"There's going to be a lot of men overboard" because heterosexuals won't tolerate gays on board, said Gunners Mate Richard Phillips, 24, of Louisville, Ky., who serves aboard the USS John F. Kennedy.
Said Seaman Paul Fleming, 22, of Memphis: "At least 98 percent of the crew says they shouldn't be here."
On the other side of the issue were the voices of sailors who believe President Clinton should keep his promise to lift the ban. Aboard the nuclear- powered attack submarine USS Baton Rouge, the senior enlisted man said his crew could handle the change.
"I don't think it'll be that big of a problem," said Chief Petty Officer Johnny Smith, 44, from Lyons, Ga. "I've seen a lot of changes in my 22 years in the Navy, and this will be just one more."
Mack Hairston, 26, a gunners mate from Bridgeport, Conn., agreed. "I have no problems with gays in the military," he said.
Quartermaster Seaman David Couture, 22, said that he had had friends who are gay and that he would not mind if Clinton lifted the ban. "As long as they don't let sexual preference get involved with their job, it would not bother me," he said.
Speaking yesterday to the Cleveland City Club, Clinton sought to play down differences over the issue.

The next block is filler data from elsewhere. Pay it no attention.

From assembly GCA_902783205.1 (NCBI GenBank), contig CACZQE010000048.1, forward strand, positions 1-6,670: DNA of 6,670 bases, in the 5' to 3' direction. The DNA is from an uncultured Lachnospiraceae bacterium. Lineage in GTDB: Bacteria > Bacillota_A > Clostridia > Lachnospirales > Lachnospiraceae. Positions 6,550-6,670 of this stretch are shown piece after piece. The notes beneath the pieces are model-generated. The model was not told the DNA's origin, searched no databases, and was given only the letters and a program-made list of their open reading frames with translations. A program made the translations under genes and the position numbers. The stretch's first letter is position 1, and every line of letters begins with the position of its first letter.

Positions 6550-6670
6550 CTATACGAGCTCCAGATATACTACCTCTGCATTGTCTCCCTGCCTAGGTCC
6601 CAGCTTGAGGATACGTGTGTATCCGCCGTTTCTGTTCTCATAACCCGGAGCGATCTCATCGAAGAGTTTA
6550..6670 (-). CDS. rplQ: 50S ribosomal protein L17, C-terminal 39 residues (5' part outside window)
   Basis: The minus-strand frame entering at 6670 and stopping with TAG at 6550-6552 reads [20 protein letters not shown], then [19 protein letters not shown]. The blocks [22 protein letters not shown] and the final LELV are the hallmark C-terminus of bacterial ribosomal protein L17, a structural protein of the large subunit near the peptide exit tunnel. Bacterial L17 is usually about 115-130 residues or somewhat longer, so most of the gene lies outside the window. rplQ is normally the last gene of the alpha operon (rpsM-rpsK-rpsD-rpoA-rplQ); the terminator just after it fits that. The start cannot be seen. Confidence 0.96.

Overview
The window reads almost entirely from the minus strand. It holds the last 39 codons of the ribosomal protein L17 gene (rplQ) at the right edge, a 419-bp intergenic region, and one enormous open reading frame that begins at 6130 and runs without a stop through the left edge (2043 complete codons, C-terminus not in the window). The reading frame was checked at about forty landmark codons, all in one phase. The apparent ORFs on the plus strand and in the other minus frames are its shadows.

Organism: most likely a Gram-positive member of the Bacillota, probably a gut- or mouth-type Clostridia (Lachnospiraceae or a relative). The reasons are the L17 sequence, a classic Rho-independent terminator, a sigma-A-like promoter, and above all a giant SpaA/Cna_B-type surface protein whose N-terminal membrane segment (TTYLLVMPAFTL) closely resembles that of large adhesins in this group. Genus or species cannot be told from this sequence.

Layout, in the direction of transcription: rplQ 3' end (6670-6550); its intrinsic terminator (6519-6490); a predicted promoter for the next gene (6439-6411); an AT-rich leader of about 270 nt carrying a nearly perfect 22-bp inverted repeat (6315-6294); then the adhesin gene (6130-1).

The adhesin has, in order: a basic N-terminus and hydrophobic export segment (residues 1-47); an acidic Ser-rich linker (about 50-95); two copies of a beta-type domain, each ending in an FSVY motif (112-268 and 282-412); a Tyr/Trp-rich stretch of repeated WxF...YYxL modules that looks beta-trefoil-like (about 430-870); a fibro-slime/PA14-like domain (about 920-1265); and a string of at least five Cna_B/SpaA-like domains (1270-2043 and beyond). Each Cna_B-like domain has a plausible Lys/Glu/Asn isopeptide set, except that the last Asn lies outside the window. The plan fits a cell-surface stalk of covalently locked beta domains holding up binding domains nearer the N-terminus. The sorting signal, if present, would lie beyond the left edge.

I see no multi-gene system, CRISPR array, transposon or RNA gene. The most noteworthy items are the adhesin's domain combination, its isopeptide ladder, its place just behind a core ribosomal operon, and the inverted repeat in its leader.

"Here is what this whole debate is about: It is about whether someone should be able to acknowledge . . . homosexuality and do nothing else, do nothing to violate the code of military conduct, and not be kicked out of the service," Clinton said. "I just believe there ought to be a presumption that people ought to be able to serve their country unless they do something wrong. It is not such a big difference."
Aboard the warships yesterday, the senators toured showers, latrines and quarters where men sleep on bunks stacked three high. They saw how some sailors slept underneath stored torpedoes and must crawl over one another to reach their berths. They walked down corridors so narrow they couldn't pass without bumping one another.
Opponents of lifting the ban often cite this forced intimacy as the main reason for keeping openly gay people out of the military.
After the morning touring the warships, the committee conducted a formal hearing in a base auditorium before nearly 1,000 sailors and officers, many of whom cheered their colleagues' vocal denunciation of Clinton's proposal.
Senate Armed Services Committee Chairman Sam Nunn (D., Ga.) told the crowd that Clinton's plan to allow homosexuals in the military "is not a done deal." He said he preferred the existing policy of "no questions asked." Sexual-orientation questions were dropped for military recruits after Clinton took office.
Of the 17 witnesses who appeared at the hearing, only two gay officers spoke in favor of lifting the ban.
"I am a red-blooded American. . . . I am the person you have been talking about all along," said Lt. j.g. Tracy W. Thorne, a Naval aviator who is soon to be discharged from the Navy for homosexuality. Describing the removal of his name from the Navy aircraft he flew, Thorne told senators bluntly: "This policy has wiped my dream away."
Thorne's comments drew scattered jeers. As Thorne and Lt. j.g. Richard Selland, a gay submarine officer being discharged, came before the committee, roughly one-fifth of the uniformed personnel walked out.